The world population is already using the equivalent of 1.6 Earths to maintain the current way of life. Credit: Mario Osava/IPS

By Baher Kamal
MADRID, Jun 2 2022 – As an introduction to this year’s World Environment Day on 5 June, this report deals with how the excesses of the world’s population, mostly in the wealthiest countries, are causing so much harm to Planet Earth.

For this purpose, the following account of some of the major facts and figures that the world’s largest multinational body–the United Nations Organisation– has been successively providing, should be enough to complete the picture.

It takes about 7,500 litres of water to make a single pair of jeans — from the production of the cotton to the delivery of the final product to the store. And 85% of textiles end up in landfills or are incinerated; much so that every second, the equivalent of one garbage truck full of textiles is landfilled or burned

For this purpose, the following account of some of the major facts and figures that the world’s largest multinational body–the United Nations Organisation– has been successively providing, should be enough to complete the picture.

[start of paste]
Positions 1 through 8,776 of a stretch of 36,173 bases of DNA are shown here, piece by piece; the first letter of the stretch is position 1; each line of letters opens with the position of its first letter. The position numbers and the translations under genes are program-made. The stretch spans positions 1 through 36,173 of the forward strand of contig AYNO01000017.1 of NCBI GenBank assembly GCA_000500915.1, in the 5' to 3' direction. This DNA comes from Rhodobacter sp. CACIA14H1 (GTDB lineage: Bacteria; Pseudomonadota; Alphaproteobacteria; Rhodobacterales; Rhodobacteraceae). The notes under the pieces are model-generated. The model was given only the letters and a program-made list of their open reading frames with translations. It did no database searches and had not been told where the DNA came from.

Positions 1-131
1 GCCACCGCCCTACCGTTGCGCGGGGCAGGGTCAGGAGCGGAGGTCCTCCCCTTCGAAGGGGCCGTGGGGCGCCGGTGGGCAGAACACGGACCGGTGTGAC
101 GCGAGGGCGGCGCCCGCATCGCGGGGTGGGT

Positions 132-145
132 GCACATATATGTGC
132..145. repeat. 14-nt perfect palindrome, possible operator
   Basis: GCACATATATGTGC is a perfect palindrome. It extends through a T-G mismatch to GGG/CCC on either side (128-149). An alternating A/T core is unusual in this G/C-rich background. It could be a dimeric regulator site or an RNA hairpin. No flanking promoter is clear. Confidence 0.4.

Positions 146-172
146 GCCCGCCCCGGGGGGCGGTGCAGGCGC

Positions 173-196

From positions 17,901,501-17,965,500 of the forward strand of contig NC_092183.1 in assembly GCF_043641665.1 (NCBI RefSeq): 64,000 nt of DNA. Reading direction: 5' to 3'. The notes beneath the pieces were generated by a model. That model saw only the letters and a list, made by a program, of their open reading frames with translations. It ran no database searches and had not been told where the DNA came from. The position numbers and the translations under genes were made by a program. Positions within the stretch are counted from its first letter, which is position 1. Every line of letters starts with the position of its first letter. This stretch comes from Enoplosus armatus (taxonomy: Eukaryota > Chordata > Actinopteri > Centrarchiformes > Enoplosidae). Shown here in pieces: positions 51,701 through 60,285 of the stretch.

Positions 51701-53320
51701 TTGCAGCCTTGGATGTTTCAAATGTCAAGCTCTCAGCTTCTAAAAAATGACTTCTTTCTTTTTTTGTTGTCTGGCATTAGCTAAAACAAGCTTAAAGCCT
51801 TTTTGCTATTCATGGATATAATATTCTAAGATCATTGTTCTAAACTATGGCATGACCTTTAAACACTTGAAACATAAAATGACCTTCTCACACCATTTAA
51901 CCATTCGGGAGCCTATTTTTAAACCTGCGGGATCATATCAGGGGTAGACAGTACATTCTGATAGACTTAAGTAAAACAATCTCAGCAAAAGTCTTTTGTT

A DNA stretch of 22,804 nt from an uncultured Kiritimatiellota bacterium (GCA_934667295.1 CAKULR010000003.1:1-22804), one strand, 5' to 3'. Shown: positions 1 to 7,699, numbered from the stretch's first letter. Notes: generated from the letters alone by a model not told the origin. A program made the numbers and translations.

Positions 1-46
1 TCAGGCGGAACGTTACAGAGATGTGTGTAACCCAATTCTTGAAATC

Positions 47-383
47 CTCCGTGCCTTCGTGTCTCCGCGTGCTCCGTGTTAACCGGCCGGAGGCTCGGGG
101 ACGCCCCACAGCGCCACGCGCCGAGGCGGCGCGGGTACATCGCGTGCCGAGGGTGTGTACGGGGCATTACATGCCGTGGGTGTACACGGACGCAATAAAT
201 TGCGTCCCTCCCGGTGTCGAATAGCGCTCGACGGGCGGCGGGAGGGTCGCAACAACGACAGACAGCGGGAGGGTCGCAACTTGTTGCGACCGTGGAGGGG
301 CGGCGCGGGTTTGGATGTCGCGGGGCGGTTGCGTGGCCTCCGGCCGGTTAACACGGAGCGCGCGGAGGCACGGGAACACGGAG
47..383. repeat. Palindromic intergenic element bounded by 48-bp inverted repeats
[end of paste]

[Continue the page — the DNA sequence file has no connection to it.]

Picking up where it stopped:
To start with, the fact that the richest 1% of the global population account for more greenhouse gas emissions than the poorest 50%.

In contrast, in the specific case of Africa –54 countries home to 1.4 billion humans– causes a negligible 2% to 3% of all global greenhouse emissions, however it falls victim to more than 80% of the world’s climate catastrophes.

Meanwhile, in high-income countries, the material footprint per capita – the amount of primary materials needed to meet the world’s needs — is more than 10 times larger than in low-income countries.

And the Group of 20 major economies (G20) accounts for 78% of global greenhouse gas emissions.

Now see some major examples:

 

Fashion

Fashion is one of the most demanded and consumed in the world’s high-income countries.

The fashion industry (clothing and footwear) produces more than 8% of the greenhouse gases and 20% of global wastewater annually.

Example: it takes about 7,500 litres of water to make a single pair of jeans — from the production of the cotton to the delivery of the final product to the store.

And 85% of textiles end up in landfills or are incinerated; much so that every second, the equivalent of one garbage truck full of textiles is landfilled or burned.

Moreover, some 93 billion cubic metres of water — enough to meet the consumption needs of five million people — is used by the fashion industry annually.

 

Gobbling up the Earth’s resources

The current demand for natural resources is at an all-time high and continues to grow — for food, clothing, water, housing, infrastructure and other aspects of life, the UN reports.

Specifically, the extraction and processing of materials, fuels and food contribute half of total global greenhouse gas emissions and over 90% of biodiversity loss and water stress.